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I'm using a content-editable iframe to create a syntax-highlighter in javascript and one of the most important things is to be able to indent code properly.

The following code works just as it should in Firefox:

// Create one indent character
var range = window.getSelection().getRangeAt(0);
var newTextNode = document.createTextNode(Language.tabChar);
range.insertNode(newTextNode);
range.setStartAfter(newTextNode);

It creates a tab char and moves the cursor to the right side of the character. In Chrome and Safari a character is inserted but the cursor won't move to the right of it.

I inspected the range object in both Chrome and Firefox, and then noticed that Firefox's range object is far richer than Chrome's. I have been unable ro find any specs of the range object in webkit.

How can I make this code work for both webkit and Firefox?

Thank you!

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1 Answer

up vote 16 down vote accepted

Both Firefox and WebKit's Range objects comply fully with the DOM Range spec. If Firefox has more properties then they will be Mozilla's own extensions, but generally the spec provides everything you could need.

Anyway, the problem is that you need to reselect the range after altering it:

// Create one indent character
var sel = window.getSelection();
var range = sel.getRangeAt(0);
var newTextNode = document.createTextNode(Language.tabChar);
range.insertNode(newTextNode);
range.setStartAfter(newTextNode);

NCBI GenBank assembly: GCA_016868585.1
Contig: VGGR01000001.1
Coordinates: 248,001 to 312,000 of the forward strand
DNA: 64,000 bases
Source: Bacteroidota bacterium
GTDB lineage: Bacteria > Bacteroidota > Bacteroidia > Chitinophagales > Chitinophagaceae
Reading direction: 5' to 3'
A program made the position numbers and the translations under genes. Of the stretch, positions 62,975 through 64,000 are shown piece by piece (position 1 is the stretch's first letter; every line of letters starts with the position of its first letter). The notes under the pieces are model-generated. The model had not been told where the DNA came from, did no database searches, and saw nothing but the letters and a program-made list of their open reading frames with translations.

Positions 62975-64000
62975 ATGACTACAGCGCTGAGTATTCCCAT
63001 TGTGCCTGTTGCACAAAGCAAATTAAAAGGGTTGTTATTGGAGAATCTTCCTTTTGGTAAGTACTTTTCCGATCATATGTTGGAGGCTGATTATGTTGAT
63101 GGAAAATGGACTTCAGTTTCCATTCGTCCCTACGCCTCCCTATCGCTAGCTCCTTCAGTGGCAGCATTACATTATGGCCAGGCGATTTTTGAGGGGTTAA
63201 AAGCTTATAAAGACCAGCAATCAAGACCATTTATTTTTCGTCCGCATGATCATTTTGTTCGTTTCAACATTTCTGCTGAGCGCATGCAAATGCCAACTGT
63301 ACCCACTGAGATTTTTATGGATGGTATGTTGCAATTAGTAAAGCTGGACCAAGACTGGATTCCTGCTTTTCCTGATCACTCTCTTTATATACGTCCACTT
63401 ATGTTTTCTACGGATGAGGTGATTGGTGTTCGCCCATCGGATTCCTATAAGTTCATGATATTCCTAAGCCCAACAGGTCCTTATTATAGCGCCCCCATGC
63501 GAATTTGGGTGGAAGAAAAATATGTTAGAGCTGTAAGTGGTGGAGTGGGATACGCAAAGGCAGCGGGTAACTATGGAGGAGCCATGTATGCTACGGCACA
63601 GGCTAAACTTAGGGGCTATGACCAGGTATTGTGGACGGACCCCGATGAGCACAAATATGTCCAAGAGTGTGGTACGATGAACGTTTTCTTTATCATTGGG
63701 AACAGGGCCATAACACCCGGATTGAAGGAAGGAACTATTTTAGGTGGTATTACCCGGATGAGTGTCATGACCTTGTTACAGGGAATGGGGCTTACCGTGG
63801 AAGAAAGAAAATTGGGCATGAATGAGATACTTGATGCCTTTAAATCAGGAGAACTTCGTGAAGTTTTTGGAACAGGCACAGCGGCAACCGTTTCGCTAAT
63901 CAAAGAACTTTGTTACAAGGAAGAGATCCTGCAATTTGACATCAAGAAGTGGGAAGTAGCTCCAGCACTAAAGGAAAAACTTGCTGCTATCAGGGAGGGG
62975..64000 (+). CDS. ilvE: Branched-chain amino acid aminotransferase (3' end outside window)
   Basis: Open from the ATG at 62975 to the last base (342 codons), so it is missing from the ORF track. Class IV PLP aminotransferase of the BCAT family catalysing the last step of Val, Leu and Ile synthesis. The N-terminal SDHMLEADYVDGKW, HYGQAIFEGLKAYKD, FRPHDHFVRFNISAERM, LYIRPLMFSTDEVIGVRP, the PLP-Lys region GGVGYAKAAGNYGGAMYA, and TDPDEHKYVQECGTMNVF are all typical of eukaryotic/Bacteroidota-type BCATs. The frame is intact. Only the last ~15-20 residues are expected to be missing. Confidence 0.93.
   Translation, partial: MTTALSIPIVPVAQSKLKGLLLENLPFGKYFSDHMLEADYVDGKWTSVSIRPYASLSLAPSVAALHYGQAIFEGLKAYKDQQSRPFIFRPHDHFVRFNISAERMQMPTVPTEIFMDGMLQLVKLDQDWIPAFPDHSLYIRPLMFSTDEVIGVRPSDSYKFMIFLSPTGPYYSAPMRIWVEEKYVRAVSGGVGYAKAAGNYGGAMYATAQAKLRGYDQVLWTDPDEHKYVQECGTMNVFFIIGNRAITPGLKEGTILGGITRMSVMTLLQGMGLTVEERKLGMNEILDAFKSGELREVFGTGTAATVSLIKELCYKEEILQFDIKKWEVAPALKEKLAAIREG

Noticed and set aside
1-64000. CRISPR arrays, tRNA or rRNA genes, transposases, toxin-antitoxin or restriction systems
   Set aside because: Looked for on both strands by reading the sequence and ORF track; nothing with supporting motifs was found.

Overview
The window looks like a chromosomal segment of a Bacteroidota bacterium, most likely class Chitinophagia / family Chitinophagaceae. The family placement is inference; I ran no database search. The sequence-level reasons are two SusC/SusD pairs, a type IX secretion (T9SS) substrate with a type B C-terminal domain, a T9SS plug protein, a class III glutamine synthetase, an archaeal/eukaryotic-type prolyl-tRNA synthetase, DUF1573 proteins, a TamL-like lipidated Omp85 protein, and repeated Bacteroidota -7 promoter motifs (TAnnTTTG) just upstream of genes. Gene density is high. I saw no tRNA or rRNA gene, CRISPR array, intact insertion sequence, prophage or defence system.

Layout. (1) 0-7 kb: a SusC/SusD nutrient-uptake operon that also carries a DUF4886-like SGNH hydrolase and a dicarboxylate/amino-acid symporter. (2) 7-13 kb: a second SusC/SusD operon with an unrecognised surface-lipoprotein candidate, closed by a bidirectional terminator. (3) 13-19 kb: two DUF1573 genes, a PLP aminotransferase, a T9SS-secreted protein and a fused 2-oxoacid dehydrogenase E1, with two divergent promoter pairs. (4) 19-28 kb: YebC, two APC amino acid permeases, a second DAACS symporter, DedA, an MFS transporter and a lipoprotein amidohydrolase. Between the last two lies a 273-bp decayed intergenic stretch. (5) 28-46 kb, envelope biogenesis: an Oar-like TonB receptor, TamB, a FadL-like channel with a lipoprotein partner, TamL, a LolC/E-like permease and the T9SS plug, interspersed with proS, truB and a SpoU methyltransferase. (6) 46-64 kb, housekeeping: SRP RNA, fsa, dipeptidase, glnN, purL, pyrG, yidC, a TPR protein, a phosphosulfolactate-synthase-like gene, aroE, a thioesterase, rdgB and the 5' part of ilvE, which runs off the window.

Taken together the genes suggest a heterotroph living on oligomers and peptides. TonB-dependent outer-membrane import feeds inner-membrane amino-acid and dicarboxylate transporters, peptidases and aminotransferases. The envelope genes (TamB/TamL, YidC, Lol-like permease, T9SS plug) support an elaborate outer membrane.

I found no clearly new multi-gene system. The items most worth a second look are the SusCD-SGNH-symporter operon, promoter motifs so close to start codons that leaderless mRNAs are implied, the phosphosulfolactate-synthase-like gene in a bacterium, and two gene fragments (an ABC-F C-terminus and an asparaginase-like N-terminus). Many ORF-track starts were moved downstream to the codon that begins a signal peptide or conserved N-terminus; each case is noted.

sel.removeAllRanges();
sel.addRange(range);

Note that this will not work in early versions of Safari (prior to version 3, I think), because its selection object does not support getRangeAt. There is a workaround for this I can provide if you need it.

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Fantastic! It works both in Firefox and Chrome :) Thank you! –  Christoffer Feb 8 '10 at 7:10
1  
So in Firefox just calling range.setStartAfter() will update the selection, selection.addRange() call is not required. However chrome needs the addRange() call. –  maulik13 Dec 4 '12 at 15:30
1  
@maulik13: That is true. However, Firefox is the only browser to do that and the spec does not say anything about it, so I usually recommend using the addRange() call without mentioning that subtlety. –  Tim Down Dec 4 '12 at 15:48
    
@TimDown I am not sure why only Firefox does that. I agree with your recommendation. Your answer was helpful in fixing the same Chrome issue I had today :) –  maulik13 Dec 4 '12 at 18:47
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